realMachine_circuit.draw('mpl', idle_wires=False) This results in a better circuit:

print('depth: ', realMachine_circuit.depth())
print('count_ops: ', list(realMachine_circuit.count_ops().items()))

depth:  10
count_ops:  [('rz', 26), ('sx', 13), ('measure', 6), ('barrier', 3), ('cx', 3)]


Other aspect to consider is the effect of barrier. While I understand you put them there for pedagogic reasons, they do have meaning for the transpiler. The transpiler does not optimize gates across barriers. So you can remove them before transpiling like this:

from qiskit.transpiler.passes import RemoveBarriers
realMachine_circuit = transpile(RemoveBarriers()(circuit), realMachine, optimization_level=3)
print('depth: ', realMachine_circuit.depth())
print('count_ops: ', list(realMachine_circuit.count_ops().items()))
realMachine_circuit.draw('mpl', idle_wires=False)

depth:  9
count_ops:  [('rz', 11), ('sx', 7), ('measure', 6), ('cx', 3)] Now, with all this together, let's execute in real hardware to see the result:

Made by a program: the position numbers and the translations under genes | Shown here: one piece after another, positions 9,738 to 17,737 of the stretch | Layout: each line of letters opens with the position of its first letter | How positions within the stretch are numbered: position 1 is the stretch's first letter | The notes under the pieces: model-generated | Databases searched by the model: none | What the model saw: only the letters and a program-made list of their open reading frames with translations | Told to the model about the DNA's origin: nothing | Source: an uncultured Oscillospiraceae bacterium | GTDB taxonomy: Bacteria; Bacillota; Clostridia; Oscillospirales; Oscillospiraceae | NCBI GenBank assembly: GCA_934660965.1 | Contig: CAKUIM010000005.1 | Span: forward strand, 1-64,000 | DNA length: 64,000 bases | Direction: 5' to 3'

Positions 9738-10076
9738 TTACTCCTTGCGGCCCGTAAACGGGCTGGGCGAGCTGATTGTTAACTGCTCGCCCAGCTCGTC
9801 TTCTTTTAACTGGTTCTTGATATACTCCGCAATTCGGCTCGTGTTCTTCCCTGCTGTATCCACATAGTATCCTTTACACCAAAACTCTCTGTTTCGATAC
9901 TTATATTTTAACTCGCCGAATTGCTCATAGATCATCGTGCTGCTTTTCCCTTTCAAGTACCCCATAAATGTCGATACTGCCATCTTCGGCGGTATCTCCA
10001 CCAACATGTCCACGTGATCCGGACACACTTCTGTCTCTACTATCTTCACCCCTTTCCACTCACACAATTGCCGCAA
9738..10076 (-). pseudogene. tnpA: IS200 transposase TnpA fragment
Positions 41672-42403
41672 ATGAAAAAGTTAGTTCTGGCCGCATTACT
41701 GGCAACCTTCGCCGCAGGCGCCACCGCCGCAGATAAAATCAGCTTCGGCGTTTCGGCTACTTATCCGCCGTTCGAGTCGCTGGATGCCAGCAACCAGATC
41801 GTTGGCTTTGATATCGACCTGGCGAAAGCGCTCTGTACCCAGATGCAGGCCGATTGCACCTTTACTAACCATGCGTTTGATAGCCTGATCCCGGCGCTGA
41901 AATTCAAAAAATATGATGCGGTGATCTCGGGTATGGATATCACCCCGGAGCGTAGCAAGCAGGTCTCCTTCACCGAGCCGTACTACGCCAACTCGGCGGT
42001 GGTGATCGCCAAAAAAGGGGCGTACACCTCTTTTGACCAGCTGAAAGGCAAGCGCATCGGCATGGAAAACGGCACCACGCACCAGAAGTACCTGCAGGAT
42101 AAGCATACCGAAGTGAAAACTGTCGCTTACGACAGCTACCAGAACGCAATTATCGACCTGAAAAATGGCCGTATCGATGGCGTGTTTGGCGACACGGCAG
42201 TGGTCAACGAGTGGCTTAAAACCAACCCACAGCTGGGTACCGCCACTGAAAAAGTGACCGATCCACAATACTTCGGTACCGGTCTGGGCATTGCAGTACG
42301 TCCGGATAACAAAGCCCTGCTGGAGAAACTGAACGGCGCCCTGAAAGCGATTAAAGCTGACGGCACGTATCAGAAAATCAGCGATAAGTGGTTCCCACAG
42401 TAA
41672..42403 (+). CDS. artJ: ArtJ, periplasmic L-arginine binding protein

job = execute(RemoveBarriers()(circuit), realMachine, optimization_level=3)
counts= job.result().get_counts()
plot_histogram(counts) Now, the correct result is "more evident". Here is the most frequent result (in this case, matching the simulation):

counts.most_frequent()

'100101'

• Thank you @luciana. It is a great answer. Thank you for this great help.
– Manu
Jun 14, 2021 at 15:35
• Hi @luciana, there is a concept of Fidelity in quantum computers. Can you give me some idea regarding how to calculate the Fidelity for the above question?
– Manu
Jun 14, 2021 at 18:19

That’s just how real quantum computers work. The QASM simulator is able to simulate ideal conditions where there is no noise in your qubits/circuit. However, you cannot avoid noise when running on real hardware. Here you can find information about the specific device you’re talking about.

You want to look into T1, T2 and the readout and CNOT error rate. Very briefly, the following is what each error rate means.